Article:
Mar 18, 2021
Understanding the 2020 Fintech M&A Landscape
A look at the largest sector in the growth company space
Visa’s acquisition of Plaid was shut down, but we still want to talk about some of the other major players and trends in the space during 2020…
2019 was a banner year for fintech investments, because the sector saw $20.6B in venture funding. 2020’s pandemic accelerated adoption of fintech technologies — for example, there was a 42% increase in fintech usage from March to April 2020. Despite this increased adoption, however, fintech funding and deal activity declined slightly in 2020, falling by 2% and 13% YoY, respectively. Highlighted in a study by CB insights, deals in every fintech vertical fell except for SMB, which grew by 13% YoY.
A note on the SMB fintech sector: small and medium sized companies endured financial hardships during the pandemic, and struggled to compete for access to capital like PPP loans while reeling from myriad operational challenges: supply chain disruptions due to factory shutdowns, loss of customers due to widespread economic uncertainty, shifting to remote work, etc. As CEOs tightened their budgets, some turned to fintech startups like Pipe for alternative financing or lending tech startups like Kabbage to get loans quickly.
Investing momentum returned at the end of the year. 2020’s Q4 saw 522 deals, an 11% quarter-over-quarter increase of deal activity. 90% of these deal increases were through Series A, B and C rounds, which explains why mega-rounds’ funding fell from 59% to 55% in the quarter, making up only 5% of fintech deal activity.
Nonetheless, fintech is still heralded as one of the fastest growing sectors in tech, with a predicted annual growth rate of 10.2% until 2025. By comparison, the single fastest growing tech sector in 2021 was the e-commerce industry, which grew 44% in 2020 due to record participation in online shopping as consumers adapted to the restrictions of the global pandemic. Fintech and e-commerce are naturally linked, because digital payments facilitate online transactions. Therefore we believe the rise of fintech is linked to the rise of e-commerce.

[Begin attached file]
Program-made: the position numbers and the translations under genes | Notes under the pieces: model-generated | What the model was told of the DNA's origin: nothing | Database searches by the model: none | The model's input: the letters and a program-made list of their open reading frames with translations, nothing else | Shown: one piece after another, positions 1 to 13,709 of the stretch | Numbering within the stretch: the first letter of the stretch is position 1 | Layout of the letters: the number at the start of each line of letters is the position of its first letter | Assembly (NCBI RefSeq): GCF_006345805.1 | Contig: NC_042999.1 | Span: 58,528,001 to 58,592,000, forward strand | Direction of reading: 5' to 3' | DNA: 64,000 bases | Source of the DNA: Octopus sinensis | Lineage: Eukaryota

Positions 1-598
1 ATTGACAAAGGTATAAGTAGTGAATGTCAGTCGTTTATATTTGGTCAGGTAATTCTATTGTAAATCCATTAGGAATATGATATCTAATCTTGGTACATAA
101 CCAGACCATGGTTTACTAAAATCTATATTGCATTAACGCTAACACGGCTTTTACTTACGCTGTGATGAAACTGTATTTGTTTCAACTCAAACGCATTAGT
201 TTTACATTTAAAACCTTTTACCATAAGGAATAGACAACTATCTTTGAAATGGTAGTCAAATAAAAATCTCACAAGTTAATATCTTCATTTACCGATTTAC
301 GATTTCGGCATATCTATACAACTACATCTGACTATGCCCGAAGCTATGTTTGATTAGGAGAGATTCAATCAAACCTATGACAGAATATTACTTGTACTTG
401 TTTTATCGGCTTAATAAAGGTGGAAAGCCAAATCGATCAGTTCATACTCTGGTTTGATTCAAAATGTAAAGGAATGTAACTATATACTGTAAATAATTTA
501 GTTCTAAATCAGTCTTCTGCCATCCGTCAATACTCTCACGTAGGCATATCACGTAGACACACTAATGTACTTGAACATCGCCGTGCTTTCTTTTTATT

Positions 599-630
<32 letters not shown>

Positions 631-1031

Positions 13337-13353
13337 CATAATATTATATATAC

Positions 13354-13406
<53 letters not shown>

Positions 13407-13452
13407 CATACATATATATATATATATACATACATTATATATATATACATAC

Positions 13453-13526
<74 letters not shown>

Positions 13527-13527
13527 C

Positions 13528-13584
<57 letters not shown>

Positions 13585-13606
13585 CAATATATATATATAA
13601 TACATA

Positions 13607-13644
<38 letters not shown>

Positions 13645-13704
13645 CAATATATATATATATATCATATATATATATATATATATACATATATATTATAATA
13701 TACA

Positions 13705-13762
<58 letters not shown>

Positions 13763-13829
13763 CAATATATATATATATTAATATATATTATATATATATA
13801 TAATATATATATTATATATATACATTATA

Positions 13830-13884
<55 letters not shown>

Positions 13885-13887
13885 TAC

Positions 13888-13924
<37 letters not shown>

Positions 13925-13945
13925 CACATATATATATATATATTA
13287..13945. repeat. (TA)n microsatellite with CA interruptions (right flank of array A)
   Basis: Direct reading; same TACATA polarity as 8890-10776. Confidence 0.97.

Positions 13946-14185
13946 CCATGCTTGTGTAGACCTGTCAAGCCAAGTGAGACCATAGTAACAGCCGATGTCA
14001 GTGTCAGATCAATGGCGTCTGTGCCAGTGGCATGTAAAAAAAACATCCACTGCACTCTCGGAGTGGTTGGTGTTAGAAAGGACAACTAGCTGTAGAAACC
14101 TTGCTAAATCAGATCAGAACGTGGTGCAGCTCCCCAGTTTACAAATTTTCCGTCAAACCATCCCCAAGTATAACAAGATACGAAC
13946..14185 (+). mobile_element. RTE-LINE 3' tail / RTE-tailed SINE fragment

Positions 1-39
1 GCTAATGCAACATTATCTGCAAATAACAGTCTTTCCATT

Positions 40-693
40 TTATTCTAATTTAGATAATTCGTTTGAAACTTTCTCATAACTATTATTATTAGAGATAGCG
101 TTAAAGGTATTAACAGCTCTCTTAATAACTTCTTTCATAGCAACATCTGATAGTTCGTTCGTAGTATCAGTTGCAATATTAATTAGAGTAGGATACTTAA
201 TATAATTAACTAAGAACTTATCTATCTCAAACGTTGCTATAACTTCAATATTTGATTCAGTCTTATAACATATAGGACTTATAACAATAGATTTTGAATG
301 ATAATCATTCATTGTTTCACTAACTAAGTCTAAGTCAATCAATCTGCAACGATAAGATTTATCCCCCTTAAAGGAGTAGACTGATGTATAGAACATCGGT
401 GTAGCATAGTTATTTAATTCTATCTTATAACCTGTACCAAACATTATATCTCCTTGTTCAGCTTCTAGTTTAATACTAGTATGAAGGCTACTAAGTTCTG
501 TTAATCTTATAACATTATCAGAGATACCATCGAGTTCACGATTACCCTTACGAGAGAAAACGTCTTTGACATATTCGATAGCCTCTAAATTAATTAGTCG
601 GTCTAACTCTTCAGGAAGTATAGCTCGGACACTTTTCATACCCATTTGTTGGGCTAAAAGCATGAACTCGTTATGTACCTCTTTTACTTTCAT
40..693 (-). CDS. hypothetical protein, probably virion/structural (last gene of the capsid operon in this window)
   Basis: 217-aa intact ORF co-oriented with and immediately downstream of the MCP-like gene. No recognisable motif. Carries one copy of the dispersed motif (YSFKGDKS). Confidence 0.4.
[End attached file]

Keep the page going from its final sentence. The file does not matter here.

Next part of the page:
The rapid growth of fintech companies also resulted in a healthy mergers & acquisitions market in 2020. Legacy corporations like MasterCard and American Express have gone on spending sprees, while newer financial service powerhouses like Intuit made waves with acquisitions of their own.
Two types of fintech are especially prominent in 2020 acquisitions: companies that automate banking operations for businesses, and companies that accelerate consumer financial decisions.
Why are banking operations being automated? Some companies have been ahead of the technology adoption curve long before the pandemic, for example JP Morgan, which used AI to process over 360,000 hours of loan applications in 2017. But in 2020 we saw the rest of the financial industry forced along the technology adoption curve by an overwhelming demand for PPP loans and other financial services within the context of a remote work environment. No longer able to conduct business at branch offices, bankers consistently turned to B2B fintech companies like Ncino, Kabbage, Finicity and Plaid to streamline their banking operations. Plaid founder Zachary Peret estimated that banks spend an average of $300 to service customers manually, underscoring the opportunities to increase profits by automating old banking processes like data collection and loan application reviews.
Fintech companies themselves, likewise, experienced the need to accelerate their product offerings during the pandemic. While fintech companies are adept at building and deploying technology rapidly, they often struggle to navigate regulatory and compliance hurdles in a streamlined manner. Financial institutions, with their massive scale, have huge departments handling back office operations like compliance.
B2B Fintech Companies Automating Banking Operations
The explosion in consumer fintech products and services goes hand-in-hand with the emergence of infrastructure providers. Digital banks need modern software, payment apps need rails to traditional banks, and everyone needs data aggregation. Consumer bank data is highly valuable, thus the fintech startups that can serve as conduits to that data are highly valuable.
What we have seen in 2020 is the maturation of a number of banking infrastructure startups, either through IPO or acquisition by an incumbent.
Here are some great examples of startups that achieved massive exit valuations:
Galileo (Acquired by SoFi for $1.2B)
Galileo powers North America’s leading fintechs–including Chime, KOHO, Robinhood, SoFi, Varo and many others–as well as the U.S.-based business of international powerhouses, such as Monzo, Paysafe, Revolut and TransferWise.
- Galileo’s technology enables fintechs to easily create bank accounts and issue physical and virtual credit cards. Galileo takes on the regulatory burden that fintech companies face, and enables fintechs to offer better products, thereby increasing consumer participation in the new fintech economy.
- Globally, it processed an annualized $45 billion in transaction volume last month, up from $26 billion in October 2019 — nearly doubling in just six months.